The game ranger gave us a few hints on how to successfully observe animals in the park. One is supposed to be very quite and patient while looking out for animal tracks. Any slight movement in the nearby bushes attracted our attention.

When a tourist spotted a Fauve antelope deep in the bushes, we scrambled for binoculars to get a better look. We almost thought we had spotted the prized Sitatunga but on closer observation, we realised it was a female bushbuck. Startled, it scampered hurriedly deeper into the bushes.

Boardwalks have been erected across the swamp to enable visitors cross over in search of the elusive antelope amid other wildlife. Trails pass through the cool dense forest. The terrain is flat making walking very comfortable.

Sudden commotion

In some places the forest canopy is so thick that one cannot see the sky. Most trees are well labelled, the nametags showing scientific, English and local names together with its uses.

A sudden commotion in the branches revealed a family of De Brazza monkeys — with a white beard! — looping from one branch to another with amazing agility. These swamp monkeys are always found near water and are excellent swimmers and tree climbers. The white beard gives the monkeys a comical look of an old man.

Further on, a troop of Colobus monkeys boasting a beautiful coat of white and black perched high in the tree canopy. These arboreal monkeys spend the entire day up in tree canopies looking for shoots, berries and fruits, which forms their diet. They only come down to get water. Strangely they are the only primates without a thumb!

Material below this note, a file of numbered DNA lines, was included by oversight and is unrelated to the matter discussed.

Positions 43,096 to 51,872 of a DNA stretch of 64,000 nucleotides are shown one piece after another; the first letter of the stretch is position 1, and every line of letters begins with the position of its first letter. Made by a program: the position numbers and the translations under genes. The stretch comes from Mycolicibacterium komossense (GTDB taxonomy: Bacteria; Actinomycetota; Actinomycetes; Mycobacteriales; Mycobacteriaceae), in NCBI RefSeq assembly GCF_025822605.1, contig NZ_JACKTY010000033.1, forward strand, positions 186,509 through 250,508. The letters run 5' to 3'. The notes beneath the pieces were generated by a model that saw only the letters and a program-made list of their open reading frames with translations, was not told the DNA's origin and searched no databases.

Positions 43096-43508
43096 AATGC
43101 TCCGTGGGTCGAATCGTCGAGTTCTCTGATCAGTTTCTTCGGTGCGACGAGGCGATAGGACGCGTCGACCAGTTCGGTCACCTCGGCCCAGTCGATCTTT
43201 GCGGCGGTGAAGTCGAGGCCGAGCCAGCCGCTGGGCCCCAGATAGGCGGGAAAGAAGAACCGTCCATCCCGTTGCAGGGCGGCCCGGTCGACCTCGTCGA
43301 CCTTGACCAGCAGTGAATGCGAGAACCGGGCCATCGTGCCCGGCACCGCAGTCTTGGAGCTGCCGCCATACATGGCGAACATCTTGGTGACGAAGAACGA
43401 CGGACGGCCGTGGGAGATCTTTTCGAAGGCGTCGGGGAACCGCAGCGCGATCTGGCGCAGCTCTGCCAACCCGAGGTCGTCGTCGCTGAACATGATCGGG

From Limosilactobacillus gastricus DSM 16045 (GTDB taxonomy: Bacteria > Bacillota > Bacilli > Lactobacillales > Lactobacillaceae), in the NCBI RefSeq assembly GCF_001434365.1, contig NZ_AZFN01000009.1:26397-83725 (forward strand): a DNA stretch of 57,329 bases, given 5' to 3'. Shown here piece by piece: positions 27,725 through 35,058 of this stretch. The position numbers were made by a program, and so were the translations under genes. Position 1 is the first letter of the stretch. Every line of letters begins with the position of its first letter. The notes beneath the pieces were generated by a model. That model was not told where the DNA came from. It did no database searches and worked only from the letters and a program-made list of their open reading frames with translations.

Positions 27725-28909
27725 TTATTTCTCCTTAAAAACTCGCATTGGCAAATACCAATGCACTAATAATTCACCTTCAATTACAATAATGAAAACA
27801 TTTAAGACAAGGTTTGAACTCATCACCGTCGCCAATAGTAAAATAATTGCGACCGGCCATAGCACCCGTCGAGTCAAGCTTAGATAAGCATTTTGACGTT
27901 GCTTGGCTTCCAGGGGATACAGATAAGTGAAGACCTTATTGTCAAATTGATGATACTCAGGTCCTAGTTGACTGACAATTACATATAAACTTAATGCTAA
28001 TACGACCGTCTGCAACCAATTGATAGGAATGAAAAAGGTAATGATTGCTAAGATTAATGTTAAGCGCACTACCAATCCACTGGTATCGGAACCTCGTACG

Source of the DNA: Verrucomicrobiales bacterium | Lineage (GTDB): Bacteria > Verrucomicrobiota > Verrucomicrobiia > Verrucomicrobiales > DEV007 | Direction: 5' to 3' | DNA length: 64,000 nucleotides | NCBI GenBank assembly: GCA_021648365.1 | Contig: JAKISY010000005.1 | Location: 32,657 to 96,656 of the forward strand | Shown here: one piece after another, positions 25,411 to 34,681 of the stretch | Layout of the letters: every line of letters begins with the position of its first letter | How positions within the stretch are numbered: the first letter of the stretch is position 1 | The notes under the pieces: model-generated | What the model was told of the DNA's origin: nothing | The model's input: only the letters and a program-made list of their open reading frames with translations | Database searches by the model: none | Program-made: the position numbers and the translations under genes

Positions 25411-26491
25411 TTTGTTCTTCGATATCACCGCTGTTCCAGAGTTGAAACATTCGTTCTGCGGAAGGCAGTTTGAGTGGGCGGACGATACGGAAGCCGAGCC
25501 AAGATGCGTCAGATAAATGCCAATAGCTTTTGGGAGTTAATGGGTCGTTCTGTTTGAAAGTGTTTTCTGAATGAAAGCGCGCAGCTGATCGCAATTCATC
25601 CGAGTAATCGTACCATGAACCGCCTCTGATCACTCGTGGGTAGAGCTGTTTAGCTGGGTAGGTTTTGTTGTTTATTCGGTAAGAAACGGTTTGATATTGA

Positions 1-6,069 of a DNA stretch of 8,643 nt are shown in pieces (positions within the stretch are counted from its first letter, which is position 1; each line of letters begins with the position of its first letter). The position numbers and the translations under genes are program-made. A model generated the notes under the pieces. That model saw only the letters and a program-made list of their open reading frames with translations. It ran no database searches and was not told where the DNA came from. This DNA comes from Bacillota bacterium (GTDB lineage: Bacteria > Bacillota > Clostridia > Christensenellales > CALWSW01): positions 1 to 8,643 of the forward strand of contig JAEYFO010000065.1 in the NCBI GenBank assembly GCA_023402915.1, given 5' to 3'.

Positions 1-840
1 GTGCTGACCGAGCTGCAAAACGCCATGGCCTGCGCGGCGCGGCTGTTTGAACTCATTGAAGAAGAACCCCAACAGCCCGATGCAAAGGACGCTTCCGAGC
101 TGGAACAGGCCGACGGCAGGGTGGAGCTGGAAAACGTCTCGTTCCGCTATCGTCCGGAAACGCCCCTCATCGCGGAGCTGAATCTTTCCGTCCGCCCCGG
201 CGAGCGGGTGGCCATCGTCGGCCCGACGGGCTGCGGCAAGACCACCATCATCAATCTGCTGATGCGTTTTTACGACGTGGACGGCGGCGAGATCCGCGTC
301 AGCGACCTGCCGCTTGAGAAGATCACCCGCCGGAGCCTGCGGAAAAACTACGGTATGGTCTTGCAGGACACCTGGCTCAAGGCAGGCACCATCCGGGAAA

We still had not spotted the Sitatunga and it was getting very hot. As it is known they hide from heat, we decided to climb one of the watchtowers and observe the park from there. From up there, we were able to see a couple of crown cranes.

From the corner of my eye (through the binoculars), I saw a brownish animal standing motionless in the reeds. It was a Sitatunga antelope!

We waited patiently hoping the Sitatunga will move. Then we noticed a second one lying next to it. The second one had horns meaning it was male. The first one was female.

The Sitatunga is a very shy and secretive antelope. It is also an excellent swimmer and will dive deep in water and submerge itself completely except for the nose.

Outrun predators

This is its defence mechanism in case of any danger. The Sitatunga has an oily shaggy coat that is water repellent. It has elongated and splayed hooves that make it easy to walk on submerged vegetation and effortlessly outrun its predators.

On land, however, the Sitatunga has difficulties since it has a clumsy gait. Other places where Sitatungas can be found include the papyrus swamps of Lake Victoria, the King’wal Swamp in Kapsabet and Lewa Downs.

We left the park later in the afternoon after enjoying a picnic lunch at the park’s only campsite. You could not wipe the feeling of accomplishment as we headed back to Kitale.